This relatively common cancer affects three times as many women as men.
Thyroid cancer is a type of cancer — an abnormal, out-of-control growth of cells — that affects the thyroid gland.
The thyroid gland sits at the base of the throat, in the front part of the neck below the voice box.
It's a butterfly-shaped gland, consisting of two lobes connected by a strip of tissue.
The thyroid gland helps regulate metabolism, growth, and maturation by releasing hormones into the bloodstream, specifically triiodothyronine (T3), tetraiodothyronine (thyroxine, or T4), and calcitonin.
Types of Thyroid Cancer
There are four main types of thyroid cancer:
- Papillary carcinoma
- Follicular carcinoma, including a special form called Hürthle cell carcinoma
- Anaplastic carcinoma
- Medullary carcinoma
Papillary and follicular carcinoma both develop in thyroid follicular cells.
Unlike anaplastic and medullary carcinoma, these two are considered "differentiated cancers," meaning that they look like normal thyroid tissue when viewed under a microscope.
They’re the two most common types of thyroid cancer, with papillary carcinoma accounting for about 80 percent of thyroid cancer cases, and follicular carcinoma accounting for about 10 percent, according to the American Cancer Society (ACS).
Papillary carcinoma grows very slowly, typically only in one lobe of the thyroid gland. They often spread to the neck's lymph nodes over time.
Despite this spreading, they are usually easily treated, and rarely fatal.
Follicular carcinoma often spreads to other parts of the body, such as the lungs and bones, rather than the lymph nodes.
The outlook for this cancer is worse than for papillary carcinoma, but is still quite good overall.
According to the ACS, Hürthle cell carcinoma accounts for about 3 percent of all thyroid cancers and is a bit harder to find and treat than other follicular carcinomas.
Anaplastic carcinoma, though rare — it makes up only 2 percent of thyroid cancers — is the most dangerous type of thyroid cancer, according to the National Institutes of Health. It often spreads to other parts of the body and is difficult to treat.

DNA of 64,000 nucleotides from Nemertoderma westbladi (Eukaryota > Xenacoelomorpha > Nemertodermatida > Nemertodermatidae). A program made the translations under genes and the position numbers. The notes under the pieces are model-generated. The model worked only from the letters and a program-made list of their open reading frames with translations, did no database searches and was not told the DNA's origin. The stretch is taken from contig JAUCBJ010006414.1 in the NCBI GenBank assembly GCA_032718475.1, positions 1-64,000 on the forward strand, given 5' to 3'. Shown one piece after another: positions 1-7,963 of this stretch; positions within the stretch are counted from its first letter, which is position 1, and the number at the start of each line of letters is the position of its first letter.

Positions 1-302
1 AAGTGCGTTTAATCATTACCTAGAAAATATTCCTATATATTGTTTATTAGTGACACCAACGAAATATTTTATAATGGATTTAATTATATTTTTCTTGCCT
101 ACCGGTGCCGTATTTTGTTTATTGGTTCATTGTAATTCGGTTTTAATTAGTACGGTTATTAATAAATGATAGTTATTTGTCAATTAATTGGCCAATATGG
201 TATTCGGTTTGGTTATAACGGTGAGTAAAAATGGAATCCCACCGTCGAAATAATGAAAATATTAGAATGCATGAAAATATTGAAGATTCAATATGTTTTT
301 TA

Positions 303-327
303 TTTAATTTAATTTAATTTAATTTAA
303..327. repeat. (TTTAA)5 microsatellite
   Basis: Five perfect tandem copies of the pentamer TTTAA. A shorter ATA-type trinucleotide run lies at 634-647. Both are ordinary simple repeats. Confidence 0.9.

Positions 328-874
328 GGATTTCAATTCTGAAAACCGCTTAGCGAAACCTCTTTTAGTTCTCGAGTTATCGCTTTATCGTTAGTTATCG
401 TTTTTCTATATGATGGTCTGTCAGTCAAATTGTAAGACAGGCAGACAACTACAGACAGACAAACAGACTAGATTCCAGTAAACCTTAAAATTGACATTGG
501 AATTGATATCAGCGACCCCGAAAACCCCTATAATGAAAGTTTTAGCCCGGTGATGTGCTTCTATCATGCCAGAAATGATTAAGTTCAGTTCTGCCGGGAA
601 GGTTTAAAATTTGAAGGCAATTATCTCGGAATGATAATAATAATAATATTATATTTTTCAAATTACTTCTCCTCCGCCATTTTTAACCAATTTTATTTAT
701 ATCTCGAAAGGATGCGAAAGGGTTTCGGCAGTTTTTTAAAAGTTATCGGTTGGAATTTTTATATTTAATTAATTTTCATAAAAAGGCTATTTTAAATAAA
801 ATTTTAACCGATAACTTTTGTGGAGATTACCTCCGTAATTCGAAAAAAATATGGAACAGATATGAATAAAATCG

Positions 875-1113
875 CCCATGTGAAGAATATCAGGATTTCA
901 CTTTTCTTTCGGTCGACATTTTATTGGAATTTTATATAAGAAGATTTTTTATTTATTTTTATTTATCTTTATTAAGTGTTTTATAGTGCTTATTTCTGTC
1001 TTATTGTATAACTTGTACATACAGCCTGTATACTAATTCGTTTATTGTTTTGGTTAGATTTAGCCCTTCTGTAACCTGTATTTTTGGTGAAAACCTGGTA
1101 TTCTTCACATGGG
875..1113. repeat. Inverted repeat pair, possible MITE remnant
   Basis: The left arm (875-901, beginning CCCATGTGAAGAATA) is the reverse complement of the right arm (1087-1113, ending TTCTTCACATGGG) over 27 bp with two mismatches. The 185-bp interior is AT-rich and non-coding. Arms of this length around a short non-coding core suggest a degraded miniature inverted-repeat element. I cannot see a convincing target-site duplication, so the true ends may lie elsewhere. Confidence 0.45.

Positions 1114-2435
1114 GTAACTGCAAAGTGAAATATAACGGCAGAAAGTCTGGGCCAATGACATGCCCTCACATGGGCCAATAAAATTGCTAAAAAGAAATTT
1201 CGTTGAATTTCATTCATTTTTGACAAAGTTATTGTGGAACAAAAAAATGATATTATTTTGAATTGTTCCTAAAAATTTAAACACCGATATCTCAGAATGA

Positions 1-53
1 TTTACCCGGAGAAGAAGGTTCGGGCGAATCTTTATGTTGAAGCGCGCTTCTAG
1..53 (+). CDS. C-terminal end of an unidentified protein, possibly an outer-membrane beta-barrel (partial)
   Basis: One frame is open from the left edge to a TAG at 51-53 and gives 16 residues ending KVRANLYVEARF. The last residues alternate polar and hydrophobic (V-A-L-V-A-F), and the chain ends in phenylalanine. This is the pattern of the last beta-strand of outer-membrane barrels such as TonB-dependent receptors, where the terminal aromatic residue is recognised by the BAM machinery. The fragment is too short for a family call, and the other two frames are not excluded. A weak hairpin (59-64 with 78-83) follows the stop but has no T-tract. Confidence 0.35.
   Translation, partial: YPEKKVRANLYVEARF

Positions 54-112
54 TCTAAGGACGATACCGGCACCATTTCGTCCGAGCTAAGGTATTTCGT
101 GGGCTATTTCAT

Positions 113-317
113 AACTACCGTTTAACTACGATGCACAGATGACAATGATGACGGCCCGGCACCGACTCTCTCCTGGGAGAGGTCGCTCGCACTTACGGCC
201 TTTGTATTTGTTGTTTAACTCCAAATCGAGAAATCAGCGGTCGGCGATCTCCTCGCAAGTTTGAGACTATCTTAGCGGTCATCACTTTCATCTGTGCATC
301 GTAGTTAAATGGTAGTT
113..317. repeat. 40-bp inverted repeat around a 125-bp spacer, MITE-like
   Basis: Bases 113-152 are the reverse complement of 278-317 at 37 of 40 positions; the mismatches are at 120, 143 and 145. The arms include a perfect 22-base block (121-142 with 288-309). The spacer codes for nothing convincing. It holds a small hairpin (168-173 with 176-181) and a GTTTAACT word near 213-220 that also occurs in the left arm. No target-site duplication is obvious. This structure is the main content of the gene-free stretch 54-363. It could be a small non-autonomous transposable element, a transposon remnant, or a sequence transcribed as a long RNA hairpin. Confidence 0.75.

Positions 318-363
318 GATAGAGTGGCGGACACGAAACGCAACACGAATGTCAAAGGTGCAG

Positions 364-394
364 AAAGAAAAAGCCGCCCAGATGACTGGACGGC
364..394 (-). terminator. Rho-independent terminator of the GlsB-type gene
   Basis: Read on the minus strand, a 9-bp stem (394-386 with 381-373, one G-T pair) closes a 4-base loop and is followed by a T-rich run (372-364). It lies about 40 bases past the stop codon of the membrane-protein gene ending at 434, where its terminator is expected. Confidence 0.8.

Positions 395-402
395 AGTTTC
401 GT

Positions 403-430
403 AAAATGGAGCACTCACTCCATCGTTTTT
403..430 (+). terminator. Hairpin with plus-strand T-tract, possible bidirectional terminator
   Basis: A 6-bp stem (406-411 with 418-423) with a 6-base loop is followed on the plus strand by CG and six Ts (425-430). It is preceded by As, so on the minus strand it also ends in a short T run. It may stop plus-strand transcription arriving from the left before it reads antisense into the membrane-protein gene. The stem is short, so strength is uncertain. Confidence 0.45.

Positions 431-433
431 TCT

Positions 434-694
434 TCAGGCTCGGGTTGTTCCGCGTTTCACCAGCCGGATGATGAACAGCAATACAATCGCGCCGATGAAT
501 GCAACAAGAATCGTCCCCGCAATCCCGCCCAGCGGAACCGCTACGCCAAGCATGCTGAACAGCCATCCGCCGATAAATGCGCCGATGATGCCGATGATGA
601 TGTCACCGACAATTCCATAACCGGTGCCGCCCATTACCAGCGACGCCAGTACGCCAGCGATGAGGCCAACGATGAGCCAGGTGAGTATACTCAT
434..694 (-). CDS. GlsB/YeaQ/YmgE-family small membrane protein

Medullary carcinoma affects thyroid "C" cells (also called parafollicular cells), which produce the calcium-regulating hormone calcitonin. It makes up about 4 percent of all thyroid cancers, according to the ACS.
Thyroid cancer is fairly common compared with most other cancers, ranking as the 8th most common cancer in the United States, according to the National Cancer Institute (NCI).
It makes up nearly 4 percent of all new cancer cases and is expected to affect more than 62,000 new people in the United States in 2015.
What's more, the number of new cases has been rising by an average of 5 percent each year for the past 10 years, due in large part to more frequent detection of the disease through imaging tests such as CT scans.
Women are about three times as likely as men to get thyroid cancer, and more than two-thirds of new cases occur in people between the ages of 20 and 65.
The disease is also more common in people of Asian descent than in other ethnic groups, according to the NCI.
Thyroid Cancer Risk Factors
Aside from age, gender, and race, other risk factors for thyroid cancer include:
- Radiation therapy in the neck, especially during childhood
- Exposure to radiation from a nuclear bomb or nuclear power plant malfunction
- Personal history of goiters (swelling caused by an enlarged thyroid)
- Family history of thyroid disease or thyroid cancer
- Certain genetic or hereditary conditions, such as familial medullary thyroid cancer and multiple endocrine neoplasia type 2A or 2B syndrome
- A low-iodine diet
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Editorial Sources and Fact-Checking
- How does the thyroid work? PubMed Health.
- Thyroid cancer; MedlinePlus/NIH.
- General Information About Thyroid Cancer; National Cancer Institute.
- What are the risk factors for thyroid cancer? American Cancer Society.
- SEER Stat Fact Sheets: Thyroid Cancer; National Cancer Institute.
- What is thyroid cancer? American Cancer Society.